This article originally appeared in The Year I Ate New York, a newsletter about eating through the city, one restaurant at a time. Sign up here.
I managed to snag the only open seat at Sofreh just as the first snowflakes began to fall last weekend. A blizzard was bearing down on the tristate area, but you wouldn’t have known it from the crowd inside. When I asked the bartender whether he’d expected it to be so busy — even on a Friday — he shrugged. “People think they’re going to be snowed in tomorrow, so they want to go out tonight.”
The following day, somewhere between eight and ten inches later, the snow started to let up and I decided to get out of my apartment. I wanted to go somewhere neighborly, even if I didn’t want that place to be in my actual neighborhood. Red Hook, I realized, would be perfect, because the only people there would be locals, and they would probably be happy about that. When home is only accessible by car or boat, you had better like it there.
When my Uber dropped me off, hardly anyone was out on the sidewalk, except a guy pushing a snowblower. I heard Latin dance music blaring in the distance and followed it to a door with bright lights seeping out of the seams. Thinking it was San Pedro, a Mexican restaurant I knew was nearby, I tried to get in, but despite all the commotion, the door was firmly locked and nobody came out to ask if I knew the password, so I moved on.
Luckily, Red Hook is home to Brooklyn Ice House, which is like the Platonic ideal of a dive bar. Under the warm glow of Christmas lights that hang year-round, some people at the bar were watching basketball, while up front, a group of still-bundled 20-somethings cracked open cans of Pabst. I was waiting for friends, so I ordered a Paloma and some buffalo cauliflower and remembered, too late, that Ice House is cash only.
“We wanna try this place that just opened,” said one of my friends when he arrived. “Grindhaus.” He lives in the neighborhood, so he knows what he’s talking about, but I was confused. Grindhaus is (a) old and (b) closed because of the pandemic, or so I thought.
My friend explained that the restaurant was in “soft reopening” mode. It had been closing at 5 p.m. for a few weeks, but because of the snow, it’d opened late that day and was still serving dinner. The city was filled with restaurants that had closed due to the storm, but here was a spot that felt like it had reopened just for us. Red Hook is magical in ways that other neighborhoods are not.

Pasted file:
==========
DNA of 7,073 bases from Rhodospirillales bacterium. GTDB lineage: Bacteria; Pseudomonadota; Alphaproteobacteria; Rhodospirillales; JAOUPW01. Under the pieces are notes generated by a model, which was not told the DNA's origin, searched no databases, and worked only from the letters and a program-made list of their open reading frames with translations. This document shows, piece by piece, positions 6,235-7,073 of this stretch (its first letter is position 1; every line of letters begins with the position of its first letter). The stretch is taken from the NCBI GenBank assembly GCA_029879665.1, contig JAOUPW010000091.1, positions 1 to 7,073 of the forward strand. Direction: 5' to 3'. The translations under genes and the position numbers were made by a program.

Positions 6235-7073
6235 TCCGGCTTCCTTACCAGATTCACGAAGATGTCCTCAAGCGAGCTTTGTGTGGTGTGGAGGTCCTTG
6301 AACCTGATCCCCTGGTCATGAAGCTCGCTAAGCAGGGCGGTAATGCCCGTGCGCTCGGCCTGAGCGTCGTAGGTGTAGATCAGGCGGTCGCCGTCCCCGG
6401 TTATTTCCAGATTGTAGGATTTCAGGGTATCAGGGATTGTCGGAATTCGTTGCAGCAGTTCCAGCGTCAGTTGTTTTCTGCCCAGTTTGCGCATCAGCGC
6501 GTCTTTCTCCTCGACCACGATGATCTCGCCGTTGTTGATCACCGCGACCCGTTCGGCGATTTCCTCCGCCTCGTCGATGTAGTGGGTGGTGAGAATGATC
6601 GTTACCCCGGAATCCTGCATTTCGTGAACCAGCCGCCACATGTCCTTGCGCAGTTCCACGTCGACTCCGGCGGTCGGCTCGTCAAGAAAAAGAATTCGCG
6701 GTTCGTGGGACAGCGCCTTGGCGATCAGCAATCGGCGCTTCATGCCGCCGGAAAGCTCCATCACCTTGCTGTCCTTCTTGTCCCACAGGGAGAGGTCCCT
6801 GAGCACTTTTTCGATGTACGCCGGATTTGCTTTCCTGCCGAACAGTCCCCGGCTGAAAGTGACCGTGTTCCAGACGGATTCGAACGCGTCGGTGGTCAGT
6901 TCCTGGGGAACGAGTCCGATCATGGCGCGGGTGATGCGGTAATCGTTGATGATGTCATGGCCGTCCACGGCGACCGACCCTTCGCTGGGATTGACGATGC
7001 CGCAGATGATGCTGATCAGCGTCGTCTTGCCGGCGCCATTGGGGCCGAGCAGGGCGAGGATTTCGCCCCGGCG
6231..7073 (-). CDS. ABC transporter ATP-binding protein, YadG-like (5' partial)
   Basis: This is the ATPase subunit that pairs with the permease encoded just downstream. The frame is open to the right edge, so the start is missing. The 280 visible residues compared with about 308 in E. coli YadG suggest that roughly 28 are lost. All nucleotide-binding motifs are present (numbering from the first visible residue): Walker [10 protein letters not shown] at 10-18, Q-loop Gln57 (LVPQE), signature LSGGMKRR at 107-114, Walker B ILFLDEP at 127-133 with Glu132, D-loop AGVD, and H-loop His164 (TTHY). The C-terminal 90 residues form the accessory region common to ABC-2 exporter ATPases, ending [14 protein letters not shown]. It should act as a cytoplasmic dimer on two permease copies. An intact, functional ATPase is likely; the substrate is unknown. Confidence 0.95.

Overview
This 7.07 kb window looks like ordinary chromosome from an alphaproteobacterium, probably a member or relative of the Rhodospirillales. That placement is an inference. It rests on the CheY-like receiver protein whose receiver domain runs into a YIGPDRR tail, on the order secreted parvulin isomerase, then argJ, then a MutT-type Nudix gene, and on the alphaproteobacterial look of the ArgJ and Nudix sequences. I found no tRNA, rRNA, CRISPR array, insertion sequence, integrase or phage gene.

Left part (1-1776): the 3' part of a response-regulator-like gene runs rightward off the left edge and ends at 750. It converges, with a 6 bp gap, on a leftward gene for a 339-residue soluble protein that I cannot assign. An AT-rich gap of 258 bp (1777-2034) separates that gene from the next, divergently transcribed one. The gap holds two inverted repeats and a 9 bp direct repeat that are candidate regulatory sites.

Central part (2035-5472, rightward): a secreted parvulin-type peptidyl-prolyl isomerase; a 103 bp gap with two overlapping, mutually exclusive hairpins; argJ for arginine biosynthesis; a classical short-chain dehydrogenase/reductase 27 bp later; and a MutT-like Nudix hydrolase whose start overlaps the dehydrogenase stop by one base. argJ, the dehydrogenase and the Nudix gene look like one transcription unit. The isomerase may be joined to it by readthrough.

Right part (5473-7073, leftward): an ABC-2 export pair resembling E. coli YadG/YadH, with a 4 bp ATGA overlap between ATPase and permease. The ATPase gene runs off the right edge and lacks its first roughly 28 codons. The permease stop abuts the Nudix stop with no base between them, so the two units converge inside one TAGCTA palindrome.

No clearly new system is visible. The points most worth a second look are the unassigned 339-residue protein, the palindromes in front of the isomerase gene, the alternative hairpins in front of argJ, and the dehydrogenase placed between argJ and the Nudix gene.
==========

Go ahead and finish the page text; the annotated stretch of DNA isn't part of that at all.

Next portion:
I hit Ice House’s ATM — quietly accepting that $5 in various bank fees is the price you pay for authenticity — and we began our journey across Van Brunt Street. Approximately two minutes later, we were inside the new-old Grindhaus and the owner, Erin Norris, was telling me the story of her restaurant, how it was supposed to be sold just before the pandemic and how, when that fell through, she found herself waiting out the first few months of the pandemic in Europe, where she happened to be at the time. She finally reopened late last year and is still, she says, sorting out her vision. For now, she’s happy with a low-key launch that allows the restaurant to remain a work in progress.
We ordered a carafe of warm sake — a surprising specialty at the restaurant — and got to the work of choosing some food. We got a kale salad with “Calabrian kimchi Caesar” dressing (tangy roughage), crispy dumplings filled with purple potato in coconut broth (carbs on carbs are elite), and the “OG GH burger.”
I never had the original Grindhaus burger, but I can say that the current version is very good. “I had some bacon, so I added it to the mix,” the chef, Kev, revealed to us through the kitchen window. The star of this burger, though, was not really the meat; it was the roll, which somehow lived in the liminal space between focaccia and English muffins. It was chewy and warm and — through another bit of luck — impossibly fresh. “The rolls came out of the oven just a minute before the burgers were done,” chef Kev explained. I chalked it up to the late opening, but was happy nonetheless.
After dinner, my friends began their trip home, and I walked down Van Brunt, the wind whipping at my back and pushing me in the direction of the water. I ducked into Hometown long enough to order Korean baby back ribs and to overhear the regulars clustered at the bar discussing “the biggest asshole in the neighborhood.” (Alas, I didn’t get the name.)
Eventually, I landed in Sunny’s, which, at 8:30 p.m. on a Saturday, was deserted. This close to the shore, the elements were punishing and I wasn’t surprised that people had decided to remain even a few blocks inland. “We were full earlier,” the bartender said as he poured a spiked cider and obliged my request for a receipt, which he wrote on a sheet of notebook paper (cash only, again). I settled into a booth and looked out at the snowy harbor beyond the window. I took a moment to appreciate the quiet — a luxury for someone who lives with roommates and a dog — and I wondered if there was anyplace else in the city that felt so calm.
A running list of everywhere I’ve eaten, week three:
34. Sofreh 35. Sharlene’s 36. Brooklyn Ice House 37. Grindhaus 38. Sunny’s 39. Hometown Bar-B-Que 40. King Mother 41. Burchak Pide 42. Little Mad 43. Scarpetta 44. The Seville 45. Ramen Danbo 46. Kyuramen